Jamie Dimon Has Nothing to Say to the House that He Couldn’t Tell the Senate

Or at least not much: An industrious chap at The New York Times held Jamie Dimon’s prepared remarks to the Senate Banking Committee last week next to testimony posted on the website of the House Financial Services Committee, before which Mr. Dimon will appear tomorrow, and found that the two documents were virtually the same.

Which is a bit of a drag. Mr. Dimon’s Senate testimony last week was so uneventful that the punditry took to remarking on the JPMorgan chief executive officer’s couture—and sure, we can play that game: We’d like to suggest that Mr. Dimon’s presidential cufflinks were a ploy to distract observers from the substance of his testimony, but given the snooze-fest in the Senate last week, it was more likely a test to see who was staying awake.At any rate, from The Times:

There are, however, a few trivial changes scattered in the four-page testimony. In highlighting the bank’s “fortress balance sheet,” Mr. Dimon clarifies that the bank has “well over $30 billion in reserves,” sans an earlier specification that the money was “loan loss” reserves. It is unclear why the bank abandoned the earlier wording.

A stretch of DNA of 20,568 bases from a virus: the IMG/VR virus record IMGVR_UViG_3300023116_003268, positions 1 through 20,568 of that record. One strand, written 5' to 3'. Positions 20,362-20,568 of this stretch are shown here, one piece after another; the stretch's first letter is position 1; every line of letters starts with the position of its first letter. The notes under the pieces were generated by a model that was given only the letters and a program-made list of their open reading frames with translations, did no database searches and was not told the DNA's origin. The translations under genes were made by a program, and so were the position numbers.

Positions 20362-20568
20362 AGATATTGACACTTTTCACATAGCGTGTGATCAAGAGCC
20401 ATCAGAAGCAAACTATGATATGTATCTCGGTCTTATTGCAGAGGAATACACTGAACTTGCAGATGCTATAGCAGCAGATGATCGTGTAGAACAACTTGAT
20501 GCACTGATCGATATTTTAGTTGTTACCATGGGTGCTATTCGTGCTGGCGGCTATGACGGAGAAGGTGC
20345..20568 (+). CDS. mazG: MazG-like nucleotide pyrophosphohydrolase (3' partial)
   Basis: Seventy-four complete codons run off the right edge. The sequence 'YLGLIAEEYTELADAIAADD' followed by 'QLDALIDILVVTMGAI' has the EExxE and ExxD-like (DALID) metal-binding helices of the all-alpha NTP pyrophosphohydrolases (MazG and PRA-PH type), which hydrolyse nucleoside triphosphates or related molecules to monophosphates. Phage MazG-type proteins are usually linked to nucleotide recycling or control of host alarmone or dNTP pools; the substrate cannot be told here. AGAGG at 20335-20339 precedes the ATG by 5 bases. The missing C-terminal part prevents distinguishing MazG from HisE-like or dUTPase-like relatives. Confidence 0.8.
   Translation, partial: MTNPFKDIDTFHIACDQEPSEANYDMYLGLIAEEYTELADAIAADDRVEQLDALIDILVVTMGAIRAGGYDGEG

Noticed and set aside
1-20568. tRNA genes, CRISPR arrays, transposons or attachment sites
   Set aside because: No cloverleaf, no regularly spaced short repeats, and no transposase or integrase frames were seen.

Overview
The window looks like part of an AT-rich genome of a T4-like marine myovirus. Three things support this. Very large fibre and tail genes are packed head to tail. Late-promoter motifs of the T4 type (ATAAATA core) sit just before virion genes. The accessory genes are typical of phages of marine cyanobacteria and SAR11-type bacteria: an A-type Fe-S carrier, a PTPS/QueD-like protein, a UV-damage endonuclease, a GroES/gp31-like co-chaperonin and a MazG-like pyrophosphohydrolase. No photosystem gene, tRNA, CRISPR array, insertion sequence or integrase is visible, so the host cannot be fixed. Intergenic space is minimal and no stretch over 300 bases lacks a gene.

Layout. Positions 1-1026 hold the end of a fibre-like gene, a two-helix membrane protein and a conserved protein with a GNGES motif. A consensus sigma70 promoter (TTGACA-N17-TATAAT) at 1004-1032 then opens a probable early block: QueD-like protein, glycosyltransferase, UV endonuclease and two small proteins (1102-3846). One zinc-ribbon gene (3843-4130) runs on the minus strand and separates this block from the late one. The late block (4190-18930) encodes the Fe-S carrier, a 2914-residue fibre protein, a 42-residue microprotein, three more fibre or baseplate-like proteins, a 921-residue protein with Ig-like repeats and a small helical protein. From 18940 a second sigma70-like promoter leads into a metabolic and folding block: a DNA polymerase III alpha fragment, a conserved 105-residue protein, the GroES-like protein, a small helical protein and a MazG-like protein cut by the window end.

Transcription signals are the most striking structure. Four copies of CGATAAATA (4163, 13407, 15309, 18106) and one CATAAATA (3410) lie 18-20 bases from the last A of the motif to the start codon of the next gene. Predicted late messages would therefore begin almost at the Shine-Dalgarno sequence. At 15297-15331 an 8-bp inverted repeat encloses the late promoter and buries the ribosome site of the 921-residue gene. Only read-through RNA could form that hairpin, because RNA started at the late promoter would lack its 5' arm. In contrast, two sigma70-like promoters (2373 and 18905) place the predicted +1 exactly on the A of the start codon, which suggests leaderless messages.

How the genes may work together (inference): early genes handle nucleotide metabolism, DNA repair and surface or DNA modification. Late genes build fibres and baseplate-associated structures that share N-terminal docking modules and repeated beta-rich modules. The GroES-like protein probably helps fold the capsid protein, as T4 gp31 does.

In the House committee version, Mr. Dimon also tempered an earlier boast that, as “one of the largest small business lenders,” the bank’s lending to small businesses jumped 70 percent. It turns out, the actual jump was 52 percent. The tweaked House testimony clarifies the earlier proclamation.

Well, we can hardly fault Mr. Dimon for being boring, nor for recycling last week’s remarks. After all, our elected officials insisted on holding hearings before JPMorgan finished its internal investigations into the recent losses associated with the trader known as the London Whale.

What we can do, and will, is hope that our slightly more eccentric friends in the House will put on a better show.

[Eric Piermont/AFP/Getty Images]

Jamie Dimon Has Nothing to Say to the House that He Couldn’t Tell the Senate